Nursing home group pushes quality care by member...

Letters to the Editor

August 17, 1998

Nursing home group pushes quality care by member facilities

In response to the recent focus on initiatives designed to improve the nation's long-term care industry, the Health Facilities Association of Maryland (HFAM) would like your readers to know of our work here in Maryland to safeguard the health and safety of this vulnerable population.

Our association consists of more than 155 member facilities representing the full continuum of care including long-term, post-acute, sub-acute, assisted living, adult day, rehabilitation, hospice, and home health services.

We take very seriously the responsibility for care entrusted to us by our residents and their families and have remained steadfast in our goal since our inception in 1948.

Let me state in the strongest possible terms that members of the HFAM do not tolerate neglect in our facilities ("Clinton calls for tougher oversight of nursing homes," July 22).

We work to equip long-term care providers with the important resources they need to deliver the highest quality services in an environment that is dignified and secure.

In addition to our educational activities, HFAM also works with government and regulatory agencies to ensure quality of care and address problems within the industry.

Criminal background checks, one of the initiatives currently championed by President Clinton, is already required in Maryland, and HFAM has always supported this initiative.

As President Clinton said in his statement, the long-term care industry has made tremendous progress in its quality of service in the past decade, and we are committed to continuing that progress.

The majority of nursing facilities in Maryland provides high levels of care for Marylanders, and we believe the work of HFAM has been an important factor in this outcome.

We continue to embrace initiatives that crack down on poor quality and ensure high quality care.

We concur with President Clinton when he states that "the job is far from over." We have long understood that the job is never over.

Robert C. Bristol


The writer is chairman of the board of the Health Facilities Association of Maryland.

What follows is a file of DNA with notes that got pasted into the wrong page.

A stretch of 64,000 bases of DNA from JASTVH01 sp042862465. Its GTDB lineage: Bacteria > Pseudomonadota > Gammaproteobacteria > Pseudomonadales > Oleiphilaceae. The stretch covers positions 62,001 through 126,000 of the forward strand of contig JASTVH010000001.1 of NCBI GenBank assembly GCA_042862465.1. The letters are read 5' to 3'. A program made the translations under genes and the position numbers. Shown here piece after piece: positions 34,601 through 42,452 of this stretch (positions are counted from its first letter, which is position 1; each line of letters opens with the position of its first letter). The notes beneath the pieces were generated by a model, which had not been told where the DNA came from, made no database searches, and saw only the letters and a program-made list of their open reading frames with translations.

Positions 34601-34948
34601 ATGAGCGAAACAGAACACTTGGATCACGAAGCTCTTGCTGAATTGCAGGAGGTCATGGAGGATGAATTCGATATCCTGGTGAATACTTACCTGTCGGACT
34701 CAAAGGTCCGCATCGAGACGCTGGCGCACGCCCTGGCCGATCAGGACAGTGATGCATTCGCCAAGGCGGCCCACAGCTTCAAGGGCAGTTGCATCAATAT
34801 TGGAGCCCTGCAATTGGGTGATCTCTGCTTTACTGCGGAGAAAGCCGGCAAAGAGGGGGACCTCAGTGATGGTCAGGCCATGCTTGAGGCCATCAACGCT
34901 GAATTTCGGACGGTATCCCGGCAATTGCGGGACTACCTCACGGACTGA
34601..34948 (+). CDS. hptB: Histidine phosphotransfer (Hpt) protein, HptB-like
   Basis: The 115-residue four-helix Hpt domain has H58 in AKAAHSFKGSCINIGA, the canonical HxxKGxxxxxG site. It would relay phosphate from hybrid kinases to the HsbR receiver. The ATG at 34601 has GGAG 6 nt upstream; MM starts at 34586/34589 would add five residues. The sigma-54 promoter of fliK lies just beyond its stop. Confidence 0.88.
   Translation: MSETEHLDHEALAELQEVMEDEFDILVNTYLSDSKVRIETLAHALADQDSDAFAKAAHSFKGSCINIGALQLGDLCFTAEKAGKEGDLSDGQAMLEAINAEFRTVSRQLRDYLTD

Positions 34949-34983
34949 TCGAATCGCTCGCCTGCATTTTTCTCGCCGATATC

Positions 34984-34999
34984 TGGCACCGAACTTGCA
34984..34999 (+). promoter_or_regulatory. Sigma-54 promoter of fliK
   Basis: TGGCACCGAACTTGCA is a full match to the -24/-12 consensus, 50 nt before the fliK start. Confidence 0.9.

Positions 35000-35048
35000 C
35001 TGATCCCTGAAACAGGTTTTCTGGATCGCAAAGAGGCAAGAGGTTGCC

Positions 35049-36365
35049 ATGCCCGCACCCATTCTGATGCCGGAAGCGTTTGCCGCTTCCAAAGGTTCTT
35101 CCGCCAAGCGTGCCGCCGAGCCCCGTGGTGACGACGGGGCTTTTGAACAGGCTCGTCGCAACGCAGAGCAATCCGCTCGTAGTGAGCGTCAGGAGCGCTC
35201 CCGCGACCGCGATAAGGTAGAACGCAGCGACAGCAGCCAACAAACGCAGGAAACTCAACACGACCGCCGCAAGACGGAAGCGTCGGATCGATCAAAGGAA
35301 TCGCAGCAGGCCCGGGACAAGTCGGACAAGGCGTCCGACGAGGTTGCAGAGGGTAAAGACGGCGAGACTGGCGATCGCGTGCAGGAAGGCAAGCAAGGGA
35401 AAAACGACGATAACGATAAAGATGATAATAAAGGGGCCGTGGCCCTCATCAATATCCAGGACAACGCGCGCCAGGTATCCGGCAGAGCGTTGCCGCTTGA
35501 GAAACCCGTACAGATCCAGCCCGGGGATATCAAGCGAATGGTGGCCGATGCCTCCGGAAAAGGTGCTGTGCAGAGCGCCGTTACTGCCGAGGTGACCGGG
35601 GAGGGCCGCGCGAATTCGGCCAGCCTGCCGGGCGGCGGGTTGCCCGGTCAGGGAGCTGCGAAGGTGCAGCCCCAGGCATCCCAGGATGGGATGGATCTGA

Shelters must work to find homes for pets

The executive director of the Maryland Society for the Prevention of Cruelty to Animals recently wrote a letter to The Sun bragging that it has an adoption rate for its animals of 40 percent.

That's nothing.

The Defenders of Animal Rights in Phoenix has an adoption rate of more than 90 percent.

This may be due to the fact that it frequently advertises in The Sun.

Karl Berger


Weighted grading system would not be fair to all

I had to disagree with the editorial on weighted grades ("Some B's worth more than A's," August 7). The editorial claimed that weighted grades were a good idea because it is harder to get an "A" in an advanced course than in a regular course. However, there are several issues that it failed to take into account.

I am a high-school sophomore. My school schedule involves taking four years of band and German as well as every mandatory course. With a schedule like that, I can cram in only four advanced courses.

Another student took only two years of Spanish and one year of chorus. This left him more room on his schedule to tackle advanced courses. He signed up for every advanced course our school offers.

If the two of us were in the same grade and we both got straight A's, he would finish with a 4.28 grade-point average while I would have a 4.14. Therefore, because I was more active in foreign language and music, neither of which offers advanced classes, I would have a lower GPA. There are several other music students who have not been able to schedule many advanced classes because they don't have room for both.

Also, many schools offer more advanced classes in one area than in others. For instance, our school offers one advanced English course, one advanced government course, one advanced math course, two advanced history courses and three advanced science courses.

Students planning for science-related careers and take as many science classes as possible end up with a higher number of advanced classes than students who plan careers in humanities. Unless a school offers equal amounts of weighted courses in every field of study it is impossible to be fair.

Students should not be forced to choose between being valedictorian and taking the classes they truly want.

Rachel Armstrong


Clinton can blame himself for causing public display

I do not believe anyone but President Clinton has put his life on display. While I personally cringe at the tax dollars being spent on such an investigation, I cringe more at the need for it.

Those who don't worry about the small lies don't stop there, and cheaters don't, either.

As far as the economy is concerned, Mr. Clinton has been riding the wave set in motion by Reaganomics and deregulations in previous administrations.

Pamela White


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